The reason that whiplash can cause post concussion syndrome is because of the unique relationship between the upper neck and the brain. Picture a balloon with a string attached on the bottom. In effect, this is your brain (balloon) and your spinal cord (the string).

The ligaments of the upper neck (called myodural bridges) anchor your brainstem to the muscles and bones in your upper neck. The reason is to protect the opening of your spinal cord (because if it didn’t, every time you moved your head you would squish your nerves) and to facilitate the normal flow of cerebrospinal fluid (CSF).

So, if you suffer an injury that causes a sudden pulling of your neck - including these myodural bridges - it may also pull on your brain, effectively leading to a “brain sprain.” It may also explain why so many people who suffer post-concussion syndrome have “normal” MRIs of the head. 

And it’s because it may actually be the neck - not the skull - that is the source of the brain trauma.


Most Common Reasons Children get Post Concussion Syndrome

For men and boys, the most common sport to cause post concussion syndrome is Australian rules football (AFL), which is followed up with rugby and then soccer. However, you’ve can’t forget skateboarding or surfing (getting dumped off waves).

For women and girls, the most common sport to cause post concussion syndrome is soccer … but not necessarily for the reason you might think. It isn’t from head butting the ball, but from sliding during a tackle!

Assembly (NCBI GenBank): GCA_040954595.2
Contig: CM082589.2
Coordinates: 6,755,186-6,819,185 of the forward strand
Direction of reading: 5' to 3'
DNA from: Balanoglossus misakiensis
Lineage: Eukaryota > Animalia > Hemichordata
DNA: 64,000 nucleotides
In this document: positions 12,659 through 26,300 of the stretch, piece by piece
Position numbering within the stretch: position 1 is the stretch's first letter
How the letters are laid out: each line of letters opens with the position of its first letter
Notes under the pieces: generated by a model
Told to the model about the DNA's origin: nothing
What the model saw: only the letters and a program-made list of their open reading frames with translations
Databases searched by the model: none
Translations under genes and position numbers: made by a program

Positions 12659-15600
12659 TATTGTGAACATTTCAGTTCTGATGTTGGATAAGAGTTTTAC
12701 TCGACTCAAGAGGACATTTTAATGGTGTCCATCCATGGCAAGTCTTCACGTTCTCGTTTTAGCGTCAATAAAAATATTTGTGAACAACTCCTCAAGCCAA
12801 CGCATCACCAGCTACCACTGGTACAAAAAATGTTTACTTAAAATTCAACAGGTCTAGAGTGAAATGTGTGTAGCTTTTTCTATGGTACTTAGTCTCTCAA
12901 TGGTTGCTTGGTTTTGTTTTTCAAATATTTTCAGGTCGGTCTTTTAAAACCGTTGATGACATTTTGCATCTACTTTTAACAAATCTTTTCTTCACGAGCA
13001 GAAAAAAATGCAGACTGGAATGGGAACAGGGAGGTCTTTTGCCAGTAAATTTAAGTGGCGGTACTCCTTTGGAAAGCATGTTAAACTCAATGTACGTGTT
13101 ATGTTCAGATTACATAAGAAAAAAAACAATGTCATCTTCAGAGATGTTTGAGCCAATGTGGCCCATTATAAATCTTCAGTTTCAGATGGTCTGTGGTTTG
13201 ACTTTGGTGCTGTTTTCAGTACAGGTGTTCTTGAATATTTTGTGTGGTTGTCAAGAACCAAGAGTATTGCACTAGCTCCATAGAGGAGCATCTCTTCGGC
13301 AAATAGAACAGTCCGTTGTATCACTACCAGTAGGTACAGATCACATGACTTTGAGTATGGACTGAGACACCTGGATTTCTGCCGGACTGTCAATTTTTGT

Researchers believe that as a general rule, women have greater flexibility of the ligaments in their neck than men. The result is that it takes less force in a collision to cause injury. So for all the “Tom-boys” out there, proper care of the neck following a sports injury may be all the more important.

So if you suspect that you, your son or your daughter may have suffered the type of injury that we are describing, make sure that you get the head/brain cleared with the first responders. But then after that, make sure that you also get your neck properly assessed too.


What to do about Post Concussion Syndrome

The first thing to do if you believe you may be experiencing post concussion syndrome is to have a proper assessment at the hospital to make sure that you didn’t break anything in your skull or your neck. That will include x-rays, a CT scan and an MRI.

With post concussion syndrome, many of these common tests show “normal.” In other words, there’s no overt signs of fracture, dislocation or bleeding. Good.

However, the thing about post concussion syndrome is that it is a functional disorder, which means that the nerves aren’t quite firing the way that they were before. It’s like a computer infected with malware and isn’t able to process information the same. The computer slows down, starts to behave erratically, and crashes if pushed too far.